4. It’s a cycle, I tell’ya. A vicious merry-go-round. It’s like, the game is about discovering the basement once you’ve hit rock-bottom.

So, like I said, it’s hard to tell out here if things are actually better or worse than they are at home. I know some people are going to say: “well, check out the other indicators – like national prosperity or how they score in international lists of the most corrupt or the most this or the most that.”

I guess that would work. But like the other day, the Philippines took the number one slot in best child care services among 50 developing nations. Great news, right? But not really. If you take a look at the survey results, it actually shows that there is a huge gap between healthcare accessibility for the rich and for the poor. The only reason we prolly topped that survey was because the rich had it so good that it totally skewed the results – overshadowing the shoddy care the poor get. In my book, that’s no victory.

Ok, so maybe I’m getting really pessimistic here. But I can’t help it. Every night I check the news from back home and all I see is shit. It’s fucking depressing. Then I read the online newspapers from other countries (not those aggregations or ‘world-headlines’ things) and I see that they don’t give as much space – or betray the same sort of morbid glee – to the kinds of things we do and I get a little more depressed. Then the following day, i go out and I see this foreign country I used to think so highly off and I realize that this place can often be just like the Philippines in terms of shittiness, and I get a lot more depressed! That’s like a triple whammy every single friggin day.

The moral of this post, I suppose, is that we shouldn’t beat ourselves up by constantly pointing to other countries and making our countrymen believe that we’re living in a shit-hole because we can’t do it like them. And we shouldn’t feed the morbid fascination of our people for corruption and scandal – especially not under the excuse of ‘the people’s right to know’ – because alot of times, what we feed them isn’t really news just amplifications based on personal opinions. And I’m not saying we should censor our news or sugarcoat it. Just don’t sensationalize it so you can have another cash-cow.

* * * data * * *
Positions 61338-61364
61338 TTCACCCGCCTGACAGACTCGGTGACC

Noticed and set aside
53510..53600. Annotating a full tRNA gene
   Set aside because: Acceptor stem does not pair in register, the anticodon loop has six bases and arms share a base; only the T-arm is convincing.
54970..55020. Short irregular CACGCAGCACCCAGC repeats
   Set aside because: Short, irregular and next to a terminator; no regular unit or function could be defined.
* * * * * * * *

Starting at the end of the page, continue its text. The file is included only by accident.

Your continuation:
Filed under: international, journalism, musings, society,

5 Responses

  1. ptt says:

    When you visit the shit hole countries in africa, iraq and afghanistan, and see to much resemblance on how things work back home, thats when it gets depressing

  2. cvj says:

    That’s my beef with the ‘Damaged Culture’ approach in general and our fellow Filipino Voices-contributor Benign0 and his angst-ridden, navel gazing approach in particular. (Remember our discussion in your old blog?) I’ve had the chance to work in a number of countries and have realized the same thing as you have. What he (and like-minded folk) attributes as the faults of Filipinos are really due to human frailty that is found all over the world.

  3. BrianB says:

    This has been observed before and has been written about. Where have you guys been?

    The problem is the people who scapegoat Filipino culture when things, due probably to their own actions, go wrong.

  4. J says:

    I always complain about the Philippine culture of not respecting customers. I hate it when salesmen or waitresses frown on me, or when customs officials are so smug and arrogant. And I used to think it’s an inherent trait of Filipinos.

    But since I experiences the same kind of treatment in Thailand, I realized that these bad things aren’t inherently Pinoy afterall.

  5. rom says:

    cvj: think of it this way, uncle. all countries have guns. but not all countries have gun-control problems.